CEDS – Culture & Subsistence

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CULTURE Temporary Goal 

Support region wide Cultural Revitalization efforts that empower and heal the local population.

Project: BBNCEF- The Bristol Bay Teaching & Learning Collaborative’s (BBTLC)– Improving Teaching Quality in our Indigenous Communities to Increase Student Success.

Project Description: The Bristol Bay Teaching & Learning Collaborative’ s (BBTLC)

Outline of steps required for project to be completed:

ACTIVITIES FOR BRISTOL BAY STUDENTS

  1. Students receive career counseling about career opportunities in education.
  2. Two cohorts of high-school students begin exploring career opportunities in education in-depth.
  3. Summer culture camps are offered to students.
  4. BBRCTE issues one report identifying student pathways and barriers to pursuing education careers in 2025.

ACTIVITIES FOR LOCAL BRISTOL BAY EDUCATORS

  1. Staff and educators who grew up in the Bristol Bay Region are identified and contacted annually to discuss continuing education and career options.
  2. BBRCTE staff identify barriers and opportunities for Bristol Bay residents to gain further education/training to build their careers within the education systems in the region.
  3. Community Cultural Resource Repository (CCRR) created for Bristol Bay Region.
  4. BBRCTE issues one report identifying pathways and barriers for local residents to become educators in 2025.

ACTIVITIES FOR C3 EDUCATORS

  1. Bristol Bay educators who have taught in the region between 0-5 years participate in the yearlong Creating Cultural Competence (C3) program:
  2. Participation in a summer culture camp and enrollment in subsequent graduate-level course.
  3. Connection with a local cultural mentor.
  4. Invitation to supportive Midyear Gatherings.
  5. Educators enrolled in both C3 and M.Ed. programs receive experiential learning mentorship.

People/Organizations responsible for completing these steps: The Bristol Bay Native Corporation Education Foundation (BNCEF) will be the project lead and will work with the Alaska Humanities Forum, four Bristol Bay School Districts – Bristol Bay Borough School District, Dillingham City Schools District, Lake and Peninsula School District, and the Southwest Region School District, University of Alaska Anchorage, and Bristol Bay Region Career and Technical Education Program to meet project outcomes.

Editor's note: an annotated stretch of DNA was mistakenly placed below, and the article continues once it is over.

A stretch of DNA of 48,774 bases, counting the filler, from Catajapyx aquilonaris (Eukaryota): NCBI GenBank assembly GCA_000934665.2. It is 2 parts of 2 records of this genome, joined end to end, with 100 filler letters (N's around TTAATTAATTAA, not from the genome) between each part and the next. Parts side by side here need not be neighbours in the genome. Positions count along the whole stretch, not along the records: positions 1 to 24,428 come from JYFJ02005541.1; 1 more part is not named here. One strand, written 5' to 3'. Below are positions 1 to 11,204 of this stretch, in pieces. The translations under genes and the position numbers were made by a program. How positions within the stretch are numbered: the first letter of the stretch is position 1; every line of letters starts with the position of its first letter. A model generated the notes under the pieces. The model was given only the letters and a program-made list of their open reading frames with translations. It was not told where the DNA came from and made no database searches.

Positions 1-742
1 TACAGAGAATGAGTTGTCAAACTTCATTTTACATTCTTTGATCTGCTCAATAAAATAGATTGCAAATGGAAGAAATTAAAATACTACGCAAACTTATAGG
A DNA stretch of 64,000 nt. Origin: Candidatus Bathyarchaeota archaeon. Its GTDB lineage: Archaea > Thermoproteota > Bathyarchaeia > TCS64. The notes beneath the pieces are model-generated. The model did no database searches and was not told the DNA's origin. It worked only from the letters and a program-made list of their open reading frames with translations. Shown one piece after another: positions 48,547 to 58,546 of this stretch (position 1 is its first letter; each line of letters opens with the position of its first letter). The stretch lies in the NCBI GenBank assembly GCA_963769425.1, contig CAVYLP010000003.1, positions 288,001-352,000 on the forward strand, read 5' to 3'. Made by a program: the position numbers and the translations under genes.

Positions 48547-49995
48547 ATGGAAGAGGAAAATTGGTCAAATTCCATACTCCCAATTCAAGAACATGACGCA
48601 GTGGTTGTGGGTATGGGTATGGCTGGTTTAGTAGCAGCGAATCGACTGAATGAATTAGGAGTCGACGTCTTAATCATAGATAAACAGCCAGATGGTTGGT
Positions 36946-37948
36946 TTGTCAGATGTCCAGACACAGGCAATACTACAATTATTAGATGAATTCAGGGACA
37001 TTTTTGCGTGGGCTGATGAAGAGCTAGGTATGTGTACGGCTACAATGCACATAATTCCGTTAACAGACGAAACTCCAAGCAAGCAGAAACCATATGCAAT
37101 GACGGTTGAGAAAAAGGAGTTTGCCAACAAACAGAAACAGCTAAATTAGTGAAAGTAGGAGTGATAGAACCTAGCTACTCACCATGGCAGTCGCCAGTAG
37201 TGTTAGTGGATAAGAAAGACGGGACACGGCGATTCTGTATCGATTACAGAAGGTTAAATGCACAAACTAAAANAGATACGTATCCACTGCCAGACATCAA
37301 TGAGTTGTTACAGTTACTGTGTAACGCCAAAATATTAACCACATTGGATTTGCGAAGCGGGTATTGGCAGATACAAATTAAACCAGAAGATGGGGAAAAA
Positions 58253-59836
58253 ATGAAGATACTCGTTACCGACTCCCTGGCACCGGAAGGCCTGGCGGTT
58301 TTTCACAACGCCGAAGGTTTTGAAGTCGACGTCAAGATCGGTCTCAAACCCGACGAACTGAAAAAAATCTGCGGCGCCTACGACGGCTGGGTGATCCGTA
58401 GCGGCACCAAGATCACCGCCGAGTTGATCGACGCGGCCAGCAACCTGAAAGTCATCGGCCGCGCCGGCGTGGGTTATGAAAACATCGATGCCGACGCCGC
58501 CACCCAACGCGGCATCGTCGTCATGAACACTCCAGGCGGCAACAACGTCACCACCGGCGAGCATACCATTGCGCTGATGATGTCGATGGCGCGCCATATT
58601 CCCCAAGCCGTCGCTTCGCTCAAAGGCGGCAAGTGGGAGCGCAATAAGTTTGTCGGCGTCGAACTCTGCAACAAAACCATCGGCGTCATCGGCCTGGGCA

• Cost Estimates:
  • Costs: $1,400,000 – 1,600,000 annually for 3 years – Total Project Budget $4,200,000
  • Timeline: 2022-2025
  • Funding Partners: BBNC Education Foundation, Bristol Bay Borough School District, Bristol Bay Regional Career and Technical Education, Dillingham City School District, Lake and Peninsula School District, Alaska Humanities Forum.

Evaluation Measures:

Short-term outcomes (Y1/immediately after activities) that are measurable and will be evaluated annually the first 3 years
Bristol Bay Students

  1. Bristol Bay students increase their knowledge of education careers in their communities.
  2. BBTLC students express interest in education careers.
  3. Students who attend camp report increased cultural knowledge/skillsets, a stronger sense of cultural identity, and a deeper understanding of the local and regional cultures of Bristol Bay.
  4. Students increase their awareness of CCRR.

Bristol Bay Local Educators

  1. Educators who grew up in BB Region increase their knowledge of education career options and pathways.
  2. BBLTC educators increase their awareness of CCRR.

Bristol Bay C3 Educators

  1. Students in communities with C3 teachers perceive improved relationships with their schools’ teachers.
  2. Educators increase their knowledge of the Alaska Native cultures of Bristol Bay.
  3. Educators increase their confidence in their culturally responsive classroom practices.
  4. Educators have increased access to local resources they can draw on for their work.